It may be that the criminal is more interested in your personal data rather than your credit card details specifically. If the data included with the credit card details includes a DOB, Password, Secret Answer, bank account details or name and address, then this will be the reason the data is being circulated for sale or use.

Contact your credit card company immediately and inform them of this discovery. Also, based on the details we hold, you may need to notify your bank if it is not the issuer of your credit card. If other personal details are listed with your card such as Date of Birth or Mother’s Maiden Name etc you should notify your bank/credit card issuer that these are not to be used as ‘Secret Answers’ for identify verification by them and select your own security questions.

You are very lucky. Cards that have been compromised but unused have either gone up for sale very recently or because the criminals have many to choose from that they just haven’t used your card yet. Another scenario may be that the limit on your credit card may be too low for them to bother with. We have seen many instances of credit cards held by students with a low limit being totally ignored. If this is the situation in which you find yourself, inform your bank, and examine the personal details that accompanied your card and decide whether they could be used against you at some date in the future.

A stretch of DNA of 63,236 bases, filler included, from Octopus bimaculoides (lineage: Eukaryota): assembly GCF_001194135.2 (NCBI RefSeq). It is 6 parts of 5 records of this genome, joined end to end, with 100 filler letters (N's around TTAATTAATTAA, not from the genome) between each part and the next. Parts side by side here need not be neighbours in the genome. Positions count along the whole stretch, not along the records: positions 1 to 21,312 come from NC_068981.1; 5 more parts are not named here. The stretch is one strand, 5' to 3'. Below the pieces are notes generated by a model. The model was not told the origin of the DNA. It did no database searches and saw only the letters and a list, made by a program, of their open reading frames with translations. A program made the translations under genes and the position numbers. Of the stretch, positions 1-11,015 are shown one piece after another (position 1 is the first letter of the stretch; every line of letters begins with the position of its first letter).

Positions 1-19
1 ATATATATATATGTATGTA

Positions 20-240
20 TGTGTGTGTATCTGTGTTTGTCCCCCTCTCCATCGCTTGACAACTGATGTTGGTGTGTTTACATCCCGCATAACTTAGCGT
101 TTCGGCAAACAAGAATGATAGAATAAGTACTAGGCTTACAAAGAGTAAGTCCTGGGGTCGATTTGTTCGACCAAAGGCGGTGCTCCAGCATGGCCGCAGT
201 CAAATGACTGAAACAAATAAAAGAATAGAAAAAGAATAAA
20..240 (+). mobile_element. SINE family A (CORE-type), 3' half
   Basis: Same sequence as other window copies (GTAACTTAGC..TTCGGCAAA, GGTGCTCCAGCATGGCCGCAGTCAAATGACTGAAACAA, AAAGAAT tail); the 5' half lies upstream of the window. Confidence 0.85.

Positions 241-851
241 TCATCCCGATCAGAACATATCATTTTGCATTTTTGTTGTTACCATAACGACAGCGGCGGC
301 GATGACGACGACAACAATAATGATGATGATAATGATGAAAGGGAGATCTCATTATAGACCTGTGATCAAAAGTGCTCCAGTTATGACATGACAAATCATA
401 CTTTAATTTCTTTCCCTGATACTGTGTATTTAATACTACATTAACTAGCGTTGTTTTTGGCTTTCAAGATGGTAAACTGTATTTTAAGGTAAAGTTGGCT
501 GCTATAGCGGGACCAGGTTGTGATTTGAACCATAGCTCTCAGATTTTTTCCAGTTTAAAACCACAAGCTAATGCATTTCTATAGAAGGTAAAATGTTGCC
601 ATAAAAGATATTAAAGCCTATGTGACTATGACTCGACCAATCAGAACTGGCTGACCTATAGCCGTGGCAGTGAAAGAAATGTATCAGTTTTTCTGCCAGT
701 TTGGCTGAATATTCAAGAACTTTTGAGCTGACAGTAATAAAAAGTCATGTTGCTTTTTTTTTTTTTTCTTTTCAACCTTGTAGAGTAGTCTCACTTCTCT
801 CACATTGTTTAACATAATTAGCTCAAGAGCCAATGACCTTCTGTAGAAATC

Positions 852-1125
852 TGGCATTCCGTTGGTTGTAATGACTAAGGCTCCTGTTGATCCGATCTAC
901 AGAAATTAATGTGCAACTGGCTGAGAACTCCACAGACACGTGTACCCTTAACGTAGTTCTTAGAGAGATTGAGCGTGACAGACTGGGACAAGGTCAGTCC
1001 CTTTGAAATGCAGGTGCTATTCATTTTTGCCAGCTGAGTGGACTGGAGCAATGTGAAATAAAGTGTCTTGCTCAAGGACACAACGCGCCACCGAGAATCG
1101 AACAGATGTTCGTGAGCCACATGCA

As the criminals trade personal data on the internet it is saved and stored in a variety of formats. If at some stage it has been saved in Microsoft Excel the numbers may change into mathematical equations. The credit card number may have a surfeit of zeroes and the expiry date may change, for example, from 09/10 to 09/Oct.

Obviously the more information the scammers have about you, the more attractive you are to them. That ‘one’ further piece of personal information they hold may be pivotal in their decision as to whether to target you or not.